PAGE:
The White House has addressed criticism over the US military’s response to the 2012 attack on the US consulate in Benghazi.
It was announced in May that the US would not seek the death penalty for Ahmed Abu Khattala, the Libyan Islamist charged over the attacks. No explanation for this decision was given in the court filing from the US Justice Department, meaning Mr. Khattala now faces life imprisonment upon conviction.
Four people were killed when militia stormed the consulate, including Chris Stevens, the United States’ ambassador.
Prosecutors have alleged that Mr Khattala was the ringleader of the attacks that critics have accused President Obama, as well as then Secretary of State Hillary Clinton, of not doing enough to prevent.
In a recent Congressional report it was stated that the US military had in fact failed to protect the four Americans who died in the attacks. The report further addressed how the Obama administration has been criticised for arguably negligent security measures and a slow response to the situation.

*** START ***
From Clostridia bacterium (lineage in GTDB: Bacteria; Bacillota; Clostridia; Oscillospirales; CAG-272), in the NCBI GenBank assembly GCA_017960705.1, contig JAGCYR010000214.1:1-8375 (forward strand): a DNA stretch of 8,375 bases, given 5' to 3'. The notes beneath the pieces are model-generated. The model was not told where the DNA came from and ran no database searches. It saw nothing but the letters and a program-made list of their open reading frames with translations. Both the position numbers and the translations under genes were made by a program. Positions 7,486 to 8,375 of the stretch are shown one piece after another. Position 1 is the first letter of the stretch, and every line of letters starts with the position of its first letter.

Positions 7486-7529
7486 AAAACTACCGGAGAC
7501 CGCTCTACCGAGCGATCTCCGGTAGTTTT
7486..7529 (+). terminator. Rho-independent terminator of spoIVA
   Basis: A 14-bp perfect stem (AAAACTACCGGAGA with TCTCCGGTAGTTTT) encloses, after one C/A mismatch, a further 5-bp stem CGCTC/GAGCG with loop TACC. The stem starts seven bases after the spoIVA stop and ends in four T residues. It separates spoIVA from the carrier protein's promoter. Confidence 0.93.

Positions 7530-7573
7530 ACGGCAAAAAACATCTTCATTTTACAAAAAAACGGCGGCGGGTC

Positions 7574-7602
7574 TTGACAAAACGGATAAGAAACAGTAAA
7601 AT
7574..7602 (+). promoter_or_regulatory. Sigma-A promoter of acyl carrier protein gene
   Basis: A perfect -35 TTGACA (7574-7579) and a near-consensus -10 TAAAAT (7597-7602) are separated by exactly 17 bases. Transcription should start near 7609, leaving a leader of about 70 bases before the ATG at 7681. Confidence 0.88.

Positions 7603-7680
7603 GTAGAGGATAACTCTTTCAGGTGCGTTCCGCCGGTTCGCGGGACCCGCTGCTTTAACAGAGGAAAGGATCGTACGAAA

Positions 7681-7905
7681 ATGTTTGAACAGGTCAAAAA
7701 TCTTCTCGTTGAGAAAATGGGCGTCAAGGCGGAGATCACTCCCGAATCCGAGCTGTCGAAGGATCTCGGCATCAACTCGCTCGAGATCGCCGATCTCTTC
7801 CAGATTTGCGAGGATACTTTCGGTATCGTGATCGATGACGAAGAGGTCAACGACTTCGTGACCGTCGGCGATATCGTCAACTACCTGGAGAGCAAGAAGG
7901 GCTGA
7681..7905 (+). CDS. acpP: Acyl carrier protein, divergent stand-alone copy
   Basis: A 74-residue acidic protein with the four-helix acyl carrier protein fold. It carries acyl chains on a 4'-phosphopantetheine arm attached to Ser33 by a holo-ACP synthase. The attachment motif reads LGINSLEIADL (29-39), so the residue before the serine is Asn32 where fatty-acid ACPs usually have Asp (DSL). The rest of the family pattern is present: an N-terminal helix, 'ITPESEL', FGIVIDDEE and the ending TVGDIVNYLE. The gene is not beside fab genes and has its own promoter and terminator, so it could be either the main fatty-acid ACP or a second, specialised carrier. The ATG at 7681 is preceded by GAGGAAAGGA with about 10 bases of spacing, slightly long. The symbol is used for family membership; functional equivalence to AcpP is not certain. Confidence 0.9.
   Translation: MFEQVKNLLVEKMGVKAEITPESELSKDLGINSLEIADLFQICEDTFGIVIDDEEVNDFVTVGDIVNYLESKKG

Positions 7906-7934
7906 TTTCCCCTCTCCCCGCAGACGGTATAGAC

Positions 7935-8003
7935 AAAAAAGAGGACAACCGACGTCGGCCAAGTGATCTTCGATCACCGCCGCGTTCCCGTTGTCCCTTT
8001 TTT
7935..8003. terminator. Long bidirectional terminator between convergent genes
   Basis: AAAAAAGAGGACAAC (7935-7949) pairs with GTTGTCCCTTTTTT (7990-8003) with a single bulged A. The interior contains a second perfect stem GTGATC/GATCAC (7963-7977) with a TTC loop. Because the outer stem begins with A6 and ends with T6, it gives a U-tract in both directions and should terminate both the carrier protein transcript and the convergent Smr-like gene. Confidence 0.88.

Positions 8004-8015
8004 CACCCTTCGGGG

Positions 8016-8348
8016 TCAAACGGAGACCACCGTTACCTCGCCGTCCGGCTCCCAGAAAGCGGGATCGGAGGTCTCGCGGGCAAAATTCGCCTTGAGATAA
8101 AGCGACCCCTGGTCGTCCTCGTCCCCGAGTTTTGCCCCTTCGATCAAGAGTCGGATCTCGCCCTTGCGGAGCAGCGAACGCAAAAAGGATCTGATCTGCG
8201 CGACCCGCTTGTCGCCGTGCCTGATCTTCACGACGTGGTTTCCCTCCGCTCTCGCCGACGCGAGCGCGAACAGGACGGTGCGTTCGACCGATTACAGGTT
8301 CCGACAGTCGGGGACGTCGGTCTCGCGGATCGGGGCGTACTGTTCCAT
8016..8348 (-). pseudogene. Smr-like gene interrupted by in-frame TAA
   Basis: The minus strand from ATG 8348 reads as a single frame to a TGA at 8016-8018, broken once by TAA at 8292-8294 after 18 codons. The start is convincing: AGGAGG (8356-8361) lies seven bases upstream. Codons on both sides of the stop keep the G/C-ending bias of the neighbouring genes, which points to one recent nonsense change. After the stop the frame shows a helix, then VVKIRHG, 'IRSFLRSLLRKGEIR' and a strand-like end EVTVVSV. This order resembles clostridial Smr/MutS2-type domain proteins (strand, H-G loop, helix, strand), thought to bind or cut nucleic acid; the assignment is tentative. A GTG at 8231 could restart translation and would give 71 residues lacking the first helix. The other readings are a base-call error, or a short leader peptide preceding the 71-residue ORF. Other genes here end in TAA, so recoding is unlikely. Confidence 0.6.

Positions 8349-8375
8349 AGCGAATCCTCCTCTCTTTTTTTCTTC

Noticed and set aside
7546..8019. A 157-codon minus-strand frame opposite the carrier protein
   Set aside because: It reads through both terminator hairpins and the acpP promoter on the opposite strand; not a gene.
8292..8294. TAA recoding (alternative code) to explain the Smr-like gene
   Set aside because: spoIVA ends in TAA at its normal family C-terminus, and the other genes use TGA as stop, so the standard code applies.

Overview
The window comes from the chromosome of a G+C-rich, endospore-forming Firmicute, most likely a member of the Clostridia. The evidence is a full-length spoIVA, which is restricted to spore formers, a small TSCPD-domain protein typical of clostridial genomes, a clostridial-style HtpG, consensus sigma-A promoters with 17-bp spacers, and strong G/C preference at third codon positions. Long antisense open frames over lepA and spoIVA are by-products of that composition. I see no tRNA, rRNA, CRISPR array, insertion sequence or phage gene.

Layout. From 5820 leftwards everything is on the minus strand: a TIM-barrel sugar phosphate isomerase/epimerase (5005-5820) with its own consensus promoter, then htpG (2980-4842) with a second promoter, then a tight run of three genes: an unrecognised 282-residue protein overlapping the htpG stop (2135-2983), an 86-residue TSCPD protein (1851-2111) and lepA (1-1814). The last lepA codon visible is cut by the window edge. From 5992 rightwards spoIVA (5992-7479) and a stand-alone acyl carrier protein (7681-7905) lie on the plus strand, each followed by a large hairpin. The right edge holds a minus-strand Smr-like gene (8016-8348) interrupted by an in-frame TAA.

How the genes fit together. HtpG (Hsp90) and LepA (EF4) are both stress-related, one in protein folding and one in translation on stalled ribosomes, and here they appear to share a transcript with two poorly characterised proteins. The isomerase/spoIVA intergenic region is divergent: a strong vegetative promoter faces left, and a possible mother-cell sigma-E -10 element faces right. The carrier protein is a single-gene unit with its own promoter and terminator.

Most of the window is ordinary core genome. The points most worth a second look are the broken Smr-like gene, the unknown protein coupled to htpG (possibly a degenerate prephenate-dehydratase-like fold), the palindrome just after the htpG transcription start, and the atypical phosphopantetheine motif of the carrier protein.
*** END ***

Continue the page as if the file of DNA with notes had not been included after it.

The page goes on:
Military leaders have said they did not have sufficient intelligence on what was happening or the resources to respond quickly enough.
In announcing the conclusion of the committee’s investigation, Republican chairman Trey Gowdy said: “Nothing was en route to Libya at the time the last two Americans were killed almost eight hours after the attacks began.”
Mr. Gowdy further stated that help was too slow because of “an obsession with hurting the Libyans’ feelings.”
Earlier this year, ex-Secretary of State Hillary Clinton said she took responsibility for the attack during an 11-hour hearing before the House Republicans committee on the matter. However, no new evidence of wrongdoing by Mrs. Clinton was found in the recent Congressional report.
The report has “not found anything to contradict the conclusions of multiple, earlier investigations,” Mrs Clinton’s campaign said in a statement.
Democrats, in their own report, said the State Department’s security measures were “woefully inadequate” but argued that Mrs. Clinton had never refused requests for added security.
They called the Republicans’ report a “conspiracy theory on steroids, bringing back long-debunked allegations with no credible evidence whatsoever.” They accused the committee’s Republican majority of targeting Mrs. Clinton, but Mr. Gowdy said that was never the committee’s aim.
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